# Basic Surrogate Models#

This section provides implementation for concepts related to basic surrogate models. As discussed in the lecture, one of the ways to create a model of \(y(x)\) is by considering a linearly weighted combination of basis functions. Mathematically, this can be represented as:

where \(\mathbf{\pmb{\psi}}\) is the vector of basis functions and \(\mathbf{w}\) is the vector of weights. The model is linear in terms of weights \(w_i\) but basis function \(\psi_i(x)\) can be non-linear. For example, the basis functions vector \(\pmb{\psi}\) can be \([1 \text{ } x \text{ } x^2 \text{ } \sin(x) \text{ } e^{x}]^T\). The weights \(w_i\) are determined by minimizing the sum of squared differences between the predictions and actual values. The weights obtained after minimization are given by (refer lecture notes for derivation):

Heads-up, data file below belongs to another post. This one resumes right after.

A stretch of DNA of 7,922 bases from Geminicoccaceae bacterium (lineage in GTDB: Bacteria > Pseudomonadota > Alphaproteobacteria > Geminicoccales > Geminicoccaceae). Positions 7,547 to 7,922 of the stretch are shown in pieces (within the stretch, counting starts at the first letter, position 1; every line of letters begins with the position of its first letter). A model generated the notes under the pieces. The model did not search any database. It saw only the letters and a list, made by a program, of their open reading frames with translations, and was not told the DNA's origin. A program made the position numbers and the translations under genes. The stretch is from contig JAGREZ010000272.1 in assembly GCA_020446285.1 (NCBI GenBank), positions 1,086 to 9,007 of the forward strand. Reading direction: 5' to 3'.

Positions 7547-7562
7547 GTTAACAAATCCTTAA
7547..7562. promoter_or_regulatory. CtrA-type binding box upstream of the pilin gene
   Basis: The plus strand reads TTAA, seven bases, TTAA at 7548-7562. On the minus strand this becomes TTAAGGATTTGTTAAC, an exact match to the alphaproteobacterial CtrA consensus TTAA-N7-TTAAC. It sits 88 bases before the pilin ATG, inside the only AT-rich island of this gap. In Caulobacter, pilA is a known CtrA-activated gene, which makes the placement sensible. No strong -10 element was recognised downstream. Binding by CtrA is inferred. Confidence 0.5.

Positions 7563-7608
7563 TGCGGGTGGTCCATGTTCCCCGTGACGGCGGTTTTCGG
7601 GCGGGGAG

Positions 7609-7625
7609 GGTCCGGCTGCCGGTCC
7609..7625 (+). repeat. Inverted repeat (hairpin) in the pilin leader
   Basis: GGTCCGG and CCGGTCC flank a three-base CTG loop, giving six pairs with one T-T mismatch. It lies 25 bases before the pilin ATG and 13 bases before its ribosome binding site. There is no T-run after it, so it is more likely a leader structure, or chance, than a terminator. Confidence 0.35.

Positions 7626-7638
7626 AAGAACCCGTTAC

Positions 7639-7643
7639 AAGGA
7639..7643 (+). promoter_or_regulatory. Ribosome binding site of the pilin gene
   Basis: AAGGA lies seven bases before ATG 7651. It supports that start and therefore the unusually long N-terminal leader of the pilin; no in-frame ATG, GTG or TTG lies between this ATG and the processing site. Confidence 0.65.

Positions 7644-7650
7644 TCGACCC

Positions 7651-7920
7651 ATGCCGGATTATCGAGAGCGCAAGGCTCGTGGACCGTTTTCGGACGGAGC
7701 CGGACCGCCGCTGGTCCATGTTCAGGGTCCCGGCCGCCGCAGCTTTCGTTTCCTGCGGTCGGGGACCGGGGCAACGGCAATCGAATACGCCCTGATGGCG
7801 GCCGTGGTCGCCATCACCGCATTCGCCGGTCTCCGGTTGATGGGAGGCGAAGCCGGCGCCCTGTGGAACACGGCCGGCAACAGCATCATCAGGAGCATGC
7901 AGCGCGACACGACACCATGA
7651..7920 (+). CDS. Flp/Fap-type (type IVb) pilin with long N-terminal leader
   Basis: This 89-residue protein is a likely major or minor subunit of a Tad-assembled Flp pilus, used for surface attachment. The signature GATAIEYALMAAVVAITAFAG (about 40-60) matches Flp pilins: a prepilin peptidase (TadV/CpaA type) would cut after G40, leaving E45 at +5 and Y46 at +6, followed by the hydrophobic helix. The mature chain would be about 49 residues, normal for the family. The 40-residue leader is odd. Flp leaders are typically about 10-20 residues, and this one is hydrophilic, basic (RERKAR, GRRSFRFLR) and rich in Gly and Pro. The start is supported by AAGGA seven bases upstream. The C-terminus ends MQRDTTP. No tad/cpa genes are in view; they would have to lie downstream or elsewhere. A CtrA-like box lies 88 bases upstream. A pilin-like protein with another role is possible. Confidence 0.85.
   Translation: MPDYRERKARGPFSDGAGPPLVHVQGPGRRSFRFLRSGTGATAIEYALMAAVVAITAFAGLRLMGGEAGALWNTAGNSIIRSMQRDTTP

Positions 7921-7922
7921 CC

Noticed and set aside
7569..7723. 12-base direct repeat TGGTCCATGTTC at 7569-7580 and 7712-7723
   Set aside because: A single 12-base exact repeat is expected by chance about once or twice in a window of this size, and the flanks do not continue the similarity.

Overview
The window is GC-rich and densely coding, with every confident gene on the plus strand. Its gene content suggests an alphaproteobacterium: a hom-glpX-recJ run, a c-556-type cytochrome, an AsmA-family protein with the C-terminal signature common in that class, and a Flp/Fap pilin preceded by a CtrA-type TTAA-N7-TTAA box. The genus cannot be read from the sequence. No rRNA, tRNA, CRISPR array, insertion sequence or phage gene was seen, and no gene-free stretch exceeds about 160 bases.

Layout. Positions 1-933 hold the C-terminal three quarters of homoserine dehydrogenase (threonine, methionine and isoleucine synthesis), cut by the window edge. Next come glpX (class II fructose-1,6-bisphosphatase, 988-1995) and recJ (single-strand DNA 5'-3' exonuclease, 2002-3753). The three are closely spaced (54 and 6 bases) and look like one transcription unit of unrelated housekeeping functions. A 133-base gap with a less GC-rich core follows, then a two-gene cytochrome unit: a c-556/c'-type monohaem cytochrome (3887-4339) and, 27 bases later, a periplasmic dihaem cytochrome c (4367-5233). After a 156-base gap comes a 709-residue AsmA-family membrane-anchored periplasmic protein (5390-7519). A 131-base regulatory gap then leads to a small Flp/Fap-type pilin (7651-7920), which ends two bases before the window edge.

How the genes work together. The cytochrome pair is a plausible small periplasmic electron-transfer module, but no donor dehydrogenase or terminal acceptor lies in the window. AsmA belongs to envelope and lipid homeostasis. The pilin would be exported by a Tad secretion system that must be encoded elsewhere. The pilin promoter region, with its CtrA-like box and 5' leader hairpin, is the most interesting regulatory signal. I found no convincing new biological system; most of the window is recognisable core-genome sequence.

where \(\mathbf{y}\) is the vector of target values and \(\Psi^{\dagger}\) is the (Moore-Penrose) pseudo-inverse of \(\Psi\) matrix. The pseudo-inverse will be regular inverse if \(\Psi\) is invertible. The performance of the model can be evaluated using the mean squared error (MSE) which is given by:

where \(N\) is the number of data points, \(y_i\) and \(\hat{y}_i\) are the true and predicted values respectively.

In this section, following models are covered:

Linear model

Polynomial model

Radial basis function model